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Regent's Park Open Air Theatre


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#1 FrontRowDress

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Posted 07 January 2012 - 08:31 AM

Just taken advantage of their all tickets 20.12 during the Olympics for both Saturday nights, amazing seats at less than half price.

#2 FireFingers

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Posted 07 January 2012 - 11:43 AM

Thanks for that info. Will book my Ragtime tickets as soon as possible.

#3 SHk

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Posted 05 June 2012 - 10:43 PM

Went to see A Midsummer Night's Dream tonight, and left at the interval for two reasons:

1. Due to rain, it started late, so was going to finish late (rather too late for me).
2. It wasn't intresting enough to keep me in the cold damp condition through the 2nd Act.

The setting is modern. A caravan and a mobile home. Modern clothes, mainly Addidas track suits for men. Concrete floor.

The first 6 minutes or so the men just walk around the stage and the path created midst the auditorium in some kind of construction noise. A tall crane was standing behind the stage (to be used later). It gave me a muddled feeling right from the start.

All the Act I was like watching a play through a net curtain. Just there wasn't a clear vision what the director wanted to do. Modern setting for what effect? , for example. The lovely woody surrounding which would have been perfect for any able director or designer was completely ignored. There was no magic, no sparkle, no charm anywhere.

Titania was dry and looked under influence of a drug or something (probably meant to look dreamy....). The Puck was by far the most BORING I've ever seen. And visually a bit repulsive. If Puck is like that, we don't need him. Yuck!  So was the strange figure in brown and vage.  What was that? Yuck.

Bottom was played by a very thick sounding (actually couldn't tell what he was saying) fat actor, who wasn't funny at all. And his purple peni* came detached, and had an intercourse with his own an*s. Well actually Tinania's faries (athletic looking men in green unitard) forced it upon him. Is it written in the book? Then Titania had a rather explicit intercourse with Bottom. A bit of nuidity here too. Parrents of young children beware.

Anyway, I have seen far far interesting Midsummers in much smaller theatres in or outdoor, modern or traditional setting. Last year Open Air Theatre gave us Beggars' Opera, and now this.  What's going on?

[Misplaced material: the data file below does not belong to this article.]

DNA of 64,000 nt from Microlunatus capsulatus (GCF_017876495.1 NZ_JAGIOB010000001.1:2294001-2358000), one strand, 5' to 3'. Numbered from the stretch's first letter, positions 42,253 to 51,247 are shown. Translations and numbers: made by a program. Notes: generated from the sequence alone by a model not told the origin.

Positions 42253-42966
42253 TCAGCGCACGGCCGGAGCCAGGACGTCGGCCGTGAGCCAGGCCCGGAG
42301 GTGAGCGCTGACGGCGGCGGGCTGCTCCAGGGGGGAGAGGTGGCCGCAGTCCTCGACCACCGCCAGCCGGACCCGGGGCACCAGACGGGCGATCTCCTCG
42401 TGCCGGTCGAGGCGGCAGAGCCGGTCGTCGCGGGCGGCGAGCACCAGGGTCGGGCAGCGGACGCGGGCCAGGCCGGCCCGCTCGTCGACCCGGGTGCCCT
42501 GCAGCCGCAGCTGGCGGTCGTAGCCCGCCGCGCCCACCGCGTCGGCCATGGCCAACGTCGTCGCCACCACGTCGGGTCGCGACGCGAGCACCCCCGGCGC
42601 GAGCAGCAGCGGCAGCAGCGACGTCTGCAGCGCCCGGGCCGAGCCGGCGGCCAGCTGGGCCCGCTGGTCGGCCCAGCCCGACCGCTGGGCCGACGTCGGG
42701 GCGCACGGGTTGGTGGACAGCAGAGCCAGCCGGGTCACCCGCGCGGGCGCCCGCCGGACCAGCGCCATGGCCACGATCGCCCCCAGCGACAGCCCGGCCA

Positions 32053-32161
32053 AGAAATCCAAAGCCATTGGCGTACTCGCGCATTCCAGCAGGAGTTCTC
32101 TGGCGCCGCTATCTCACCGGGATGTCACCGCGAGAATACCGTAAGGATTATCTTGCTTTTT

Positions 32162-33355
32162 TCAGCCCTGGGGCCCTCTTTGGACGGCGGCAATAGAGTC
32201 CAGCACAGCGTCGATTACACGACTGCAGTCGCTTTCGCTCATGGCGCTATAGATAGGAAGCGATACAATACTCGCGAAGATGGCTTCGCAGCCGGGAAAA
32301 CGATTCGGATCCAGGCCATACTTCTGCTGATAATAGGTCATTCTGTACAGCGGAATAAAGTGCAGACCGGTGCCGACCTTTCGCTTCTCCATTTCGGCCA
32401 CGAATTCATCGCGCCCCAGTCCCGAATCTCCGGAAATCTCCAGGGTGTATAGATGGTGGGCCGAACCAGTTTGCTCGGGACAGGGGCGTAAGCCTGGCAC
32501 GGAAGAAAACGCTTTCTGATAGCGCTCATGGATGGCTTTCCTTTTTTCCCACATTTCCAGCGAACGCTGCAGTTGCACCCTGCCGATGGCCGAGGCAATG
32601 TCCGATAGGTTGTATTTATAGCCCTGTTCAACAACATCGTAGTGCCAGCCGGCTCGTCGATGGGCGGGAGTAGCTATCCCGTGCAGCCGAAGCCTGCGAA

#4 mallardo

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Posted 06 June 2012 - 06:03 AM

Interesting.  You should put this in the PLAYS section where more people will find it..
Excuse me if I seem jejune
I promise I'll find my marbles soon.

#5 freckles

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Posted 06 June 2012 - 07:46 AM

That bl**dy Ragtime crane!

Thanks for the review. I was keen to see this. Seems the OAT has gone a bit gritty this season. I'm all for experimentation with a production, but agree that it sounds like such a perfect setting for The Dream is wasted; I kind of want twinkly lights in the trees etc too.

Shame about the weather though; it is an uncomfortable place in the wet & doesn't put one in the best frame of mind to start with.

#6 Marius Pontmercy

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Posted 06 June 2012 - 09:11 AM

Well, I saw it on Monday and loved it, as did one of the people with whom I saw it - http://oughttobeclow...m-open-air.html - of the other two, one (dude-1981 as he is here known) liked it a lot and the other hated it so much she left at the interval. So suspect this is going to be a divisive one.

I liked the gypsy camp setting - I must admit my heart sank during the pre-show sequence as I couldn't see how it was going to work at all, but once the play got going I really took to it. In terms of matching the play it's not an absolutely watertight 'concept', but it doesn't try to be - the relationships between the characters, the arranged marriages and the (to us) rather peculiar morality of those scenes seemed to work in this setting. It also worked, for me, for the weddings - and I enjoyed the really sinister side that David Birrell brought to Theseus, which came across far stronger than in previous productions I'd seen (not a long list, admittedly).

And I loved the fairies! I actually thought those scenes were played fairly straight, and better for that. And their appearance in the closing moments of the play was lovely, but I suppose if you hadn't liked them so far you might not have thought so. (I also loved the completely bonkers Pyramus and Thisbe performance, but the same applies.)

It's funny, reading back what I've just written it sounds like exactly the kind of thing I would hate. But for whatever reason it really worked for me on Monday night, I had a great time watching it.




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